Introduction: People with severe mental illness (SMI) have an increased mortality compared to general population. This mortality gap is wider in low and middle income countries and most of it can be attributed to obesity and its comorbidities. We determined the prevalence of obesity in people with SMI in South Asia and explored the association between obesity with mental and physical health comorbidities. We presented this finding to policymakers and decision makers to set research and clinical practice priorities.
Methods: This cross-sectional Survey randomly selected 3989 people with SMI attending National Mental Health Institutes in Bangladesh, India and Pakistan. Height, weight and waist circumference were measured by trained personnel, and body mass index (BMI) categories were calculated. We used WHO STEPS approach to collect socio demographic details, physical and mental health status and health risk behaviors.
Results: We found a high prevalence of obesity, 30% of the participants were overweight and16% were obese using the international cut-off scores while 17% were overweight and 46.3% had obesity using the ethnic-adjusted cut off scores. Obesity was associated with relative higher risk of having type 2 diabetes (RRR =1.55, 95% CI: 1.13-2.13), hypertension (RRR =1.69, 95% CI: 1.30-2.19) and higher levels of cholesterol (RRR =1.55, 95% CI: 1.11-1.56). We presented the findings to policymakers and stakeholders, and we found that the development of lifestyle interventions to prevent and treat obesity should be a priority.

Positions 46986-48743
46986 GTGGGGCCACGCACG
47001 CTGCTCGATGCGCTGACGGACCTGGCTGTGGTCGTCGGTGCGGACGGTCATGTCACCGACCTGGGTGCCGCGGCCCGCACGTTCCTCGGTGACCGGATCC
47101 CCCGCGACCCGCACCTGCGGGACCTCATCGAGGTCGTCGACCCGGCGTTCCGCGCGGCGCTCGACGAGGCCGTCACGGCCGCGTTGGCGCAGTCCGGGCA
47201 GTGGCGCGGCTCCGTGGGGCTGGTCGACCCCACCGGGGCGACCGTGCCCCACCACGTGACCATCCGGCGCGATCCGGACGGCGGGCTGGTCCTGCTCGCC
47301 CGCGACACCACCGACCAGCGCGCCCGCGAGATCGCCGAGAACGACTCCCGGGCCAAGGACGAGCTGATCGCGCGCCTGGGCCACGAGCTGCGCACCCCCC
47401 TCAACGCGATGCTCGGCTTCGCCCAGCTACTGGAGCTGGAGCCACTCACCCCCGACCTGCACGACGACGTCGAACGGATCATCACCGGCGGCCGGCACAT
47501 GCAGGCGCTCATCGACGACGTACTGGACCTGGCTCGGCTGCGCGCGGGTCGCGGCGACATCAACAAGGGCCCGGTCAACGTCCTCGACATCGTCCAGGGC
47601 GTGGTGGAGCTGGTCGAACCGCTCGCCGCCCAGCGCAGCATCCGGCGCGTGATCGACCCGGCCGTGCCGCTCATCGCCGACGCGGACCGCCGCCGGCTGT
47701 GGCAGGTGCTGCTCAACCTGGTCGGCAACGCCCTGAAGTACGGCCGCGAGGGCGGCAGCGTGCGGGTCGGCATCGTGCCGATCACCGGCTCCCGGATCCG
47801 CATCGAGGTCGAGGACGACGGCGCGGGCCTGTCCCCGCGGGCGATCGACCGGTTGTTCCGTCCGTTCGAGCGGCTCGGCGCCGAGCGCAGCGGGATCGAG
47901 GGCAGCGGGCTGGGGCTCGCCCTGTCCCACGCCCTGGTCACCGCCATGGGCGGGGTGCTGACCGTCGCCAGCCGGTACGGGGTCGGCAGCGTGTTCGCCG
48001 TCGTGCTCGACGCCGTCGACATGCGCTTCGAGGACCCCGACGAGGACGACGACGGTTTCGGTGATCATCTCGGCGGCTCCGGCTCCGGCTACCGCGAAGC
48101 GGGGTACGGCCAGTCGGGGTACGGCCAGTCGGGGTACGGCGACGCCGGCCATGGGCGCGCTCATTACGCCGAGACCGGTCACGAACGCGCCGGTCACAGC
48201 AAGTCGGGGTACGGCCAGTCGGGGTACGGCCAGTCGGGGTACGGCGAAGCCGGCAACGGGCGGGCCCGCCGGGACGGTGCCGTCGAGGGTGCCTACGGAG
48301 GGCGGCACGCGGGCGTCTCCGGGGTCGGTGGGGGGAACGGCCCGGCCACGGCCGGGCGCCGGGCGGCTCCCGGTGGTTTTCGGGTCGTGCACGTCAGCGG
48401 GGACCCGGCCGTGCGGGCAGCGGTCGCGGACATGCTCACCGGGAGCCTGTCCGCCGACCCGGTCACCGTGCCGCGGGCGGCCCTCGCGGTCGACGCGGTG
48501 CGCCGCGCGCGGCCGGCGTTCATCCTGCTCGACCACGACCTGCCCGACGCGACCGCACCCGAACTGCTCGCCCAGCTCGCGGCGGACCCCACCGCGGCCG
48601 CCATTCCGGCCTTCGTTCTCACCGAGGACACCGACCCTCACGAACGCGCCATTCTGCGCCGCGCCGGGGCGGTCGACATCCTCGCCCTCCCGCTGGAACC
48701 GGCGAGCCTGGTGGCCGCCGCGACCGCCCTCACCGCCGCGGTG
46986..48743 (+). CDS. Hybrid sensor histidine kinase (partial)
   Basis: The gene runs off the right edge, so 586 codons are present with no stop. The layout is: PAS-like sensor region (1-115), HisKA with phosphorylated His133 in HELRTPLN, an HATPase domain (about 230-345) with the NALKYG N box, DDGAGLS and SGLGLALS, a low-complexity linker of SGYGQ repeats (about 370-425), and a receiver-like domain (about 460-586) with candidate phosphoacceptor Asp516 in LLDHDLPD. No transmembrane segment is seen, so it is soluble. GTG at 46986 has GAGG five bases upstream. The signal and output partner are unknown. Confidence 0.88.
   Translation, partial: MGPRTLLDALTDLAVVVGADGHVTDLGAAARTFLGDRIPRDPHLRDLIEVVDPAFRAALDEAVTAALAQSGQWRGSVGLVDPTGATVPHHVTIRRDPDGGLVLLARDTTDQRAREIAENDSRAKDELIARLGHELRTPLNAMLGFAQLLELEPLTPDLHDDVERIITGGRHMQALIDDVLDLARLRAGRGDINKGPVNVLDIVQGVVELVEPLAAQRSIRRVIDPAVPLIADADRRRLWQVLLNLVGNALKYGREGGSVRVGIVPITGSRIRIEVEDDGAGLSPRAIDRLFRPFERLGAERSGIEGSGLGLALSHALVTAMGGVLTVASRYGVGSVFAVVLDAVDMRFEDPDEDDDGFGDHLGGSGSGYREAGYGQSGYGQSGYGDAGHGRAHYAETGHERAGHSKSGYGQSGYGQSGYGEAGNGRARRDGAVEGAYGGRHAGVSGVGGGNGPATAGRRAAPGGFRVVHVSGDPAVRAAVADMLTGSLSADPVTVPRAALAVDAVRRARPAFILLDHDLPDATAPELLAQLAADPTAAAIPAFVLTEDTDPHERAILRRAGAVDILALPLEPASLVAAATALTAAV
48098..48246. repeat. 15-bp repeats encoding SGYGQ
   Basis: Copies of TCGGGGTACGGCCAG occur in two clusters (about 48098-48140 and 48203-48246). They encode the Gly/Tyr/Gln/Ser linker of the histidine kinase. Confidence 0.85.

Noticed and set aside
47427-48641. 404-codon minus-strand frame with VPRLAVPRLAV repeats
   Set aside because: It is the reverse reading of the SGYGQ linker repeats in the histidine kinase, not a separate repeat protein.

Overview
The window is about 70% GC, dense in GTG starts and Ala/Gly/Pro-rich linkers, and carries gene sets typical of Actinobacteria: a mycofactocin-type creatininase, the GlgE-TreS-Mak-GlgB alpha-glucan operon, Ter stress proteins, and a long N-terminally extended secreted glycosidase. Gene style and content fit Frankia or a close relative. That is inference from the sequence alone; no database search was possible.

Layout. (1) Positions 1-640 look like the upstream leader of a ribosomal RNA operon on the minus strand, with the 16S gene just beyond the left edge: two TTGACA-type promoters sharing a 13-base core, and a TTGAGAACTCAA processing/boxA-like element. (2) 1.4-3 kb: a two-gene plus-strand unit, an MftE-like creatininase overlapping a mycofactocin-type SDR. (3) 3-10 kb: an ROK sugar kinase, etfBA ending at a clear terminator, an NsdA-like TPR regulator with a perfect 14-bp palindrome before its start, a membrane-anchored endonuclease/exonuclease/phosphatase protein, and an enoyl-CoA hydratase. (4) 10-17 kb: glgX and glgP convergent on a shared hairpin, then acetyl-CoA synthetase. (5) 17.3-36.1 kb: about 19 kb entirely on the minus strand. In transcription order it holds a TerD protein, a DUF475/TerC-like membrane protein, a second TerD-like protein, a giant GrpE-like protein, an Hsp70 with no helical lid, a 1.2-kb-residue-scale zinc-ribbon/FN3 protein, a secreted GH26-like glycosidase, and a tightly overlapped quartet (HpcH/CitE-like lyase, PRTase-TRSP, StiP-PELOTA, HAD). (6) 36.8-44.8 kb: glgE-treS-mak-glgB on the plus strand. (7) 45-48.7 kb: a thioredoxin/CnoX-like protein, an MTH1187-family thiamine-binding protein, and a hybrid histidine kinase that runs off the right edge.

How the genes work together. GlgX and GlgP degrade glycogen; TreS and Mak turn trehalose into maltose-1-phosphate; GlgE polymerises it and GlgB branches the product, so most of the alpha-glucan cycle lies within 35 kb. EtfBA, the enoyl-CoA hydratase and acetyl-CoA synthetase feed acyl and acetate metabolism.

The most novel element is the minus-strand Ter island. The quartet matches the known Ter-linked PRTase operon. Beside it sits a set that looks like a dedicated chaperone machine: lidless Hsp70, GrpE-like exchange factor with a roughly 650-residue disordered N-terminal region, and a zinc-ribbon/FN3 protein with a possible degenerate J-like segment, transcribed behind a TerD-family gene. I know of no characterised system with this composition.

Conclusion: We found a high prevalence of obesity in people with SMI from South Asia, and we found obesity to be associated with physical and mental health conditions. This indicates the need for screening for overweight and early identification, regular monitoring of weight and integration of lifestyle modification advice into routine care of SMI patients by developing new policies.